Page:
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Pelvic Floor Muscle Training for Incontinence in Older Women.

2014-07-23 21:47:46 | BioPortfolio

Summary

To determine the effect of pelvic floor muscle training in women aged 70 years and over, who have proven stress urinary incontinence. The hypotheses to be tested are:

1. That pelvic floor muscle training is effective in relief of symptoms of stress urinary incontinence as measured by a greater reduction in the number of episodes of incontinence, quantity of urine lost and improvement of quality of life.

2. That women who undertake pelvic floor muscle training will show greater improvement of pelvic floor muscle function than women who have behavioural (bladder) training, as measured by real time transabdominal ultrasound.

Description

Urinary incontinence is associated with significant personal stress, shame and social stigma and affects around one-third of women over 60 years of age. It restricts the amount of physical activity and can lead to social isolation and poor health. Pelvic floor muscle re-education by physiotherapists is the most commonly recommended method of conservative management. Although a recent Cochrane review concluded that it was an effective treatment for women with stress and mixed incontinence, there is still no strong evidence for the effectiveness of this intervention in elderly women. It has also been suggested that bladder training alone is equally effective in patients with stress urinary incontinence, urge and mixed incontinence. This is contrary to current clinical experience. It is therefore important to distinguish the relative effectiveness of these interventions used in isolation in order to ensure that urinary incontinence is managed in the most effective and efficient way.

Comparisons: pelvic floor muscle training group and bladder training.

Assessments will be conducted at baseline, 1 month, 3 months and 5 months during the intervention period. Both groups will then continue with their home program for a further 7 months until their final assessment (Assessment 5).

Outcome measures will include: volume of urine lost during a stress test, completion of accident diaries, Degree of 'bother', quality of life using the Kings Health Questionnaire, and assessment of pelvic floor function using real time transabdominal diagnostic ultrasound.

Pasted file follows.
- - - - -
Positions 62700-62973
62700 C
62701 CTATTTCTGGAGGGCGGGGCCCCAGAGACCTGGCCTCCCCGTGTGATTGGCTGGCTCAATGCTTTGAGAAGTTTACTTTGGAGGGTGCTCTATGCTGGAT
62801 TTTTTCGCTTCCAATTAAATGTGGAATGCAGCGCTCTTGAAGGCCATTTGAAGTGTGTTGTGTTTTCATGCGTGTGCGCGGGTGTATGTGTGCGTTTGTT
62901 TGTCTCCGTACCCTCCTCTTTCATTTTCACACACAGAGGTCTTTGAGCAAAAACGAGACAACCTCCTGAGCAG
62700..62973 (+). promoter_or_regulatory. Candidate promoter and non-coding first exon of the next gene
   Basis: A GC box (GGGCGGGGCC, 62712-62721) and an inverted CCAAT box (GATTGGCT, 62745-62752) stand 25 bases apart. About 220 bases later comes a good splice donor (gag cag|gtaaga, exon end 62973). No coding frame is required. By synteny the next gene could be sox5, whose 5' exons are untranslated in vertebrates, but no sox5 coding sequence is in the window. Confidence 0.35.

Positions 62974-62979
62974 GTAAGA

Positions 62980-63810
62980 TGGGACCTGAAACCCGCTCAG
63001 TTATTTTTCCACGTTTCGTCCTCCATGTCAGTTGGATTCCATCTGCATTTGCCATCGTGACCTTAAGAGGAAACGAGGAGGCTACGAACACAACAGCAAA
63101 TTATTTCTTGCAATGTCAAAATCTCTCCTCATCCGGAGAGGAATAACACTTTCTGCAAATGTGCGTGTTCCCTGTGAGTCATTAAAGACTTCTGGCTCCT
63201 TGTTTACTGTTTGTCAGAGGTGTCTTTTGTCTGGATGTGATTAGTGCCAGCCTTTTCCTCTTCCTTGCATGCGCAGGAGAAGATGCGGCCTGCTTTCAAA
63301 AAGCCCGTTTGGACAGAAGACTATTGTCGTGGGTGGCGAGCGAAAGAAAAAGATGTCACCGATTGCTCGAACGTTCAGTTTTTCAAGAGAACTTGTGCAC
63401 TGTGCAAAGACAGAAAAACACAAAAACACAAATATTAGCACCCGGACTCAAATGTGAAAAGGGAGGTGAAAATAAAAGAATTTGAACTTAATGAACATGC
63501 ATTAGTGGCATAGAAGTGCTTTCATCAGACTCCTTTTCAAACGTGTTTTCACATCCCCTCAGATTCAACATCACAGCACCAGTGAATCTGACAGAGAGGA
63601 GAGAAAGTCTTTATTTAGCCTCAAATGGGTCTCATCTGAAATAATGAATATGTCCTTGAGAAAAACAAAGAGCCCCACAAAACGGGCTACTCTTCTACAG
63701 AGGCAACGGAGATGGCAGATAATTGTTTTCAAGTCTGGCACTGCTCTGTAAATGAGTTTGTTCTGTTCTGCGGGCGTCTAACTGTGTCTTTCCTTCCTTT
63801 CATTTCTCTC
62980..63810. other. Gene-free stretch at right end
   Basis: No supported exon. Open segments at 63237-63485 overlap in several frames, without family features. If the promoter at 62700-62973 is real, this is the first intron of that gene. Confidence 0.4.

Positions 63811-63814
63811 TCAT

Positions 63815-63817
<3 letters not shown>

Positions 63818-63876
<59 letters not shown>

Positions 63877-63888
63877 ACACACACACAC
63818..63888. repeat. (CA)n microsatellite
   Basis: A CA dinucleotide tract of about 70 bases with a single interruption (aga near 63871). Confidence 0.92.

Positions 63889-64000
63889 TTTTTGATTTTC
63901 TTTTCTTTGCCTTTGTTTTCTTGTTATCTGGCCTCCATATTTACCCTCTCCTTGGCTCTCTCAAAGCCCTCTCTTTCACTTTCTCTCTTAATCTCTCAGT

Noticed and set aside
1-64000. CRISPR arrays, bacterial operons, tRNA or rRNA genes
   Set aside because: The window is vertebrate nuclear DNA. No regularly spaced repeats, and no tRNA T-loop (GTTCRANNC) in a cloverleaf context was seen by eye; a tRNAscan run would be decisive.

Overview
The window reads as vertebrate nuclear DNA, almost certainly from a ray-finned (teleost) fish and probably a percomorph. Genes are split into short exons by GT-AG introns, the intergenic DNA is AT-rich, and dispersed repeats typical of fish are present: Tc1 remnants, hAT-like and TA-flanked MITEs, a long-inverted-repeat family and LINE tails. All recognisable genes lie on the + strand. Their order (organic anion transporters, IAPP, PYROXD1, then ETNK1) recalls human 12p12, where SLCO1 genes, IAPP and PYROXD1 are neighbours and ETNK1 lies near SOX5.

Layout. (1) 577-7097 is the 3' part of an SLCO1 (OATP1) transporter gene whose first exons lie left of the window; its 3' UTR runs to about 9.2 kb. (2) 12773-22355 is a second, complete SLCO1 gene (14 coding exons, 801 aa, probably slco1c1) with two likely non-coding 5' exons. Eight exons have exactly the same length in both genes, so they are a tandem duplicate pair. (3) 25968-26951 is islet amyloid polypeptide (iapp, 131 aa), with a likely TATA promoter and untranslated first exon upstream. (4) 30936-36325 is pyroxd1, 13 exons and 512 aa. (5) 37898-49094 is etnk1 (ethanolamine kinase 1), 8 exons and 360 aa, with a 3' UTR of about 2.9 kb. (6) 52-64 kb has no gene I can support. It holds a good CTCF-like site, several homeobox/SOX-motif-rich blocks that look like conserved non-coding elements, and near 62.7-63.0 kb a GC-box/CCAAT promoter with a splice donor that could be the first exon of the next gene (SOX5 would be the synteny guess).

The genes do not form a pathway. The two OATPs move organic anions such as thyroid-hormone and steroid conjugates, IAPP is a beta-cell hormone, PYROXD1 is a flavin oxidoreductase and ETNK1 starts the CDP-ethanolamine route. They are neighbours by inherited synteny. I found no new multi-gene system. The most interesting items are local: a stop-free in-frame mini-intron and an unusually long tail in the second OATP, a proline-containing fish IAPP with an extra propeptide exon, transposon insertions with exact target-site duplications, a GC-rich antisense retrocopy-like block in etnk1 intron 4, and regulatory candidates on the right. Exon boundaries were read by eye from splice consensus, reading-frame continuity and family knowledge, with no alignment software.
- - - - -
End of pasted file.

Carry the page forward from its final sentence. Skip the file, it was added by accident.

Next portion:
Study Design

Allocation: Randomized, Control: Active Control, Endpoint Classification: Efficacy Study, Intervention Model: Parallel Assignment, Masking: Single Blind, Primary Purpose: Treatment

Conditions

Stress Urinary Incontinence

Intervention

Pelvic floor muscle training and bladder training

Location

Austin Health
Melbourne
Victoria
Australia
3084

Status

Active, not recruiting

Source

University of Melbourne

Results (where available)

View Results

Links

Published on BioPortfolio: 2014-07-23T21:47:46-0400

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Medical and Biotech [MESH] Definitions

A HERNIA-like condition in which the weakened pelvic muscles cause the URINARY BLADDER to drop from its normal position. Fallen urinary bladder is more common in females with the bladder dropping into the VAGINA and less common in males with the bladder dropping into the SCROTUM.

Injury, weakening, or PROLAPSE of the pelvic muscles, surrounding connective tissues or ligaments (PELVIC FLOOR).

Involuntary discharge of URINE as a result of physical activities that increase abdominal pressure on the URINARY BLADDER without detrusor contraction or overdistended bladder. The subtypes are classified by the degree of leakage, descent and opening of the bladder neck and URETHRA without bladder contraction, and sphincter deficiency.

Financial support for training including both student stipends and loans and training grants to institutions.

Symptom of overactive detrusor muscle of the URINARY BLADDER that contracts with abnormally high frequency and urgency. Overactive bladder is characterized by the frequent feeling of needing to urinate during the day, during the night, or both. URINARY INCONTINENCE may or may not be present.

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